‘Fight’ against the cuts will demand respect for difference
By Lisa Ansell – you can read her in The Guardian and she’ll be one of the speakers at the Bright Green fringe at Green Party of England and Wales Spring Conference in Cardiff – Sat 26 Feb, 6pm. She is an ex-social worker setting up a social enterprise.
The country has never faced anything like this before. The economic and social policies we are seeing unfold will affect every corner of the UK. Every town, every government department, every charity, and every group. There are some towns facing decimation, but no town which will be left unscathed. There are groups who will be worst hit- but few outside the richest 10 or 20% who will not feel the effect. While political debate has been happy to concentrate on some marginalised mythical ‘poor’, and our commentariat concentrate on the resurgence of the mythical ‘left’ it is in fact everyone who is likely to feel the effects of what is unfolding.
This is not the new poll tax riots. This is not a fight against one piece of legislation, or one cut. This is not a vague nebulous desire for social change. The pattern of how cuts will be implemented is only just becoming clear, and all we have so far is intent. It will take the next few years for the effect to become fully apparent. Cuts to our public sector on this scale are unprecedented. And the changes this brings in the contract between people and state could never have been anticipated.
No-one knows just what the cumulative effect of these policies will be. And there is no single strategy for fighting them that will be effective in isolation.
This is not just a fight about preventing legislation, this is going to be about protecting people from the effects of that legislation long after it is passed. Monitoring those effects, and trying to mitigate them. The poll tax riots took place two years after the original legislation was passed, and this fight is much bigger. This is not a struggle for the news headlines over this summer, and protest alone (essential as it is) will not stop this.
November’s highly visible student protests, and the ongoing efforts of the student movement have acted as some sort of catalyst. Wherever I go people are talking about what is happening. This may partly be because Calderdale, the little corner of West Yorkshire I inhabit, is particularly vulnerable, or because a career in the public sector means I am surrounded by the effects- but something has definitely changed.
Like a rope made of different threads- the separate fights of UKUncut, civil servants within their departments, Unions, the individuals tweeting and blogging, people willing to put themselves on the front line of direct action. Seperate threads, wound together with the same aim.
As individuals become aware of how this agenda affects them, and work out how to fight their particular corner, they will form new threads. We are only at the stage where the government is announcing intent- bills are being read- the effect of these policies unlikely to be clear for a long time. Invisible from our headlines are struggles within departments, as cuts which currently look undeliverable are announced. As people are hit it is inevitable that those threads will multiply in number, and the complexity of what is happening mean that no-one can predict precisely what will be effective in tackling them.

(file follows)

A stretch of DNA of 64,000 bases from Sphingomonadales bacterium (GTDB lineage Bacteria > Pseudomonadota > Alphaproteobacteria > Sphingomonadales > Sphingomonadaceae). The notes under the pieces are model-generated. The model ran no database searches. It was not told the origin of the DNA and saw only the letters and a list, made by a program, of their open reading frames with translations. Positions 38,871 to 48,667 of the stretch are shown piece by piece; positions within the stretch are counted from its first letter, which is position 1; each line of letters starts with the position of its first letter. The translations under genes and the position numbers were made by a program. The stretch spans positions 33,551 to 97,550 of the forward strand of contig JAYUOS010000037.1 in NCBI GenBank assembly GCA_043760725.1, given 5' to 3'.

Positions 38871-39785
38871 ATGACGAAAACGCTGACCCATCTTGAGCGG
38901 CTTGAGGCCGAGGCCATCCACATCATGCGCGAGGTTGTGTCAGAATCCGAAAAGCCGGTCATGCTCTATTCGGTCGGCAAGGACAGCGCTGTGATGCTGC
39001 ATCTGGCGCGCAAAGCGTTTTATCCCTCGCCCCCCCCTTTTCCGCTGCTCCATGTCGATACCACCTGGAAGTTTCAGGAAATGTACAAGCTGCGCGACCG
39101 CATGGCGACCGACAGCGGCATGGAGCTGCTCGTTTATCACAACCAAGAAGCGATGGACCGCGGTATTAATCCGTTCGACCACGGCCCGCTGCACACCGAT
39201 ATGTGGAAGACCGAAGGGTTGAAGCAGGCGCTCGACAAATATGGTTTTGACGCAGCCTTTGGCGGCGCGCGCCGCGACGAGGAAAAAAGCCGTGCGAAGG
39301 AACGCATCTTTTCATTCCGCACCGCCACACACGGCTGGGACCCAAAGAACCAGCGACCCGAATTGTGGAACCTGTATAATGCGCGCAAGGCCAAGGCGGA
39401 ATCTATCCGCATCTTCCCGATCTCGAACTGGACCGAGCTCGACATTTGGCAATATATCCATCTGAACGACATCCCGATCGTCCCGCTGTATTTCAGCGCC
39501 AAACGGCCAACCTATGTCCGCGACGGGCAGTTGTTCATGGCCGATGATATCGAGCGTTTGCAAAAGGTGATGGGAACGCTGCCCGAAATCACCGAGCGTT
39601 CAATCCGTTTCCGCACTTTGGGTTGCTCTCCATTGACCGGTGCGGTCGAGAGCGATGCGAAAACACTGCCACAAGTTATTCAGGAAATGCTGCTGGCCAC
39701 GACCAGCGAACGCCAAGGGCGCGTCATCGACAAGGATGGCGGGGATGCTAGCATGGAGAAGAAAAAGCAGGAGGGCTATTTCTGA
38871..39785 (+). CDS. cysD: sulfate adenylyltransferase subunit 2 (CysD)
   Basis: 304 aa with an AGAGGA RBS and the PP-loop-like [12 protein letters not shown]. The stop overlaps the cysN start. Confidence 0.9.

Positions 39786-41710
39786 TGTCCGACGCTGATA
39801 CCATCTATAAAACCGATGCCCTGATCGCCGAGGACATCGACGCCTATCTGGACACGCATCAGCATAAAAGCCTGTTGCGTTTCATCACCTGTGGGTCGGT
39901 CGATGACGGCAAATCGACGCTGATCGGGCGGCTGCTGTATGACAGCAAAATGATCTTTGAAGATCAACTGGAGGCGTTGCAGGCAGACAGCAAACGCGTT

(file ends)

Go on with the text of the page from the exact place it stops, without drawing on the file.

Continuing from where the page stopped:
Politics and activism have been a minority interest in this country for a long time but politics has now landed on everyone’s doorstep. The word solidarity is being bandied around, but I wonder how many of us have truly considered what Solidarity means in this context?
Will you be able to show solidarity to the lifelong Tory voter fighting to save their library? Will you be able to show solidarity with the person who cannot attend marches, and does not have the resources or flexibility to be on the front lines of Direct Action? Will you be able to show solidarity with the blogger who is bed bound and who has to choose much derided ‘clicktivism’ because that is what is open to them? Solidarity with the lone parent who cannot leave the house after 7pm, or get childcare to attend anti-cuts meetings- but chooses their own way of protesting? With the online community of mothers, whose concerns you find trivial- as they fight the cuts that affect them? With the person concerned with their local mental health services, who still believes that some cuts are necessary? With the person fighting for the area in which they live, with a copy of The Sun sticking out of their bag?
The fight against the cuts will be as complex as British Society itself. It will require many different approaches, and many different strands. Your concern may be the visibility of marches, the disruption of Direct Action- for others it may be ensuring that people worst affected are protected. For some, their fight against the cuts may simply be their fight to survive the effects. And in order for any ‘movement’ that emerges to have any hope of success- those who have traditionally seen themselves as at the heart of political activism are going to have to recognise the challenges of pluralism.
Without real solidarity- what will emerge is a million different fights between people who have little in common. Those disparate threads will not come together, if value is only given to traditional forms of activism, and only those whose ideology and aims correspond with yours are welcome. The challenge for those who consider themselves to be part of a progressive movement, is now how willing they are to lend support, skills, and solidarity to those who may never identify themselves in that way.
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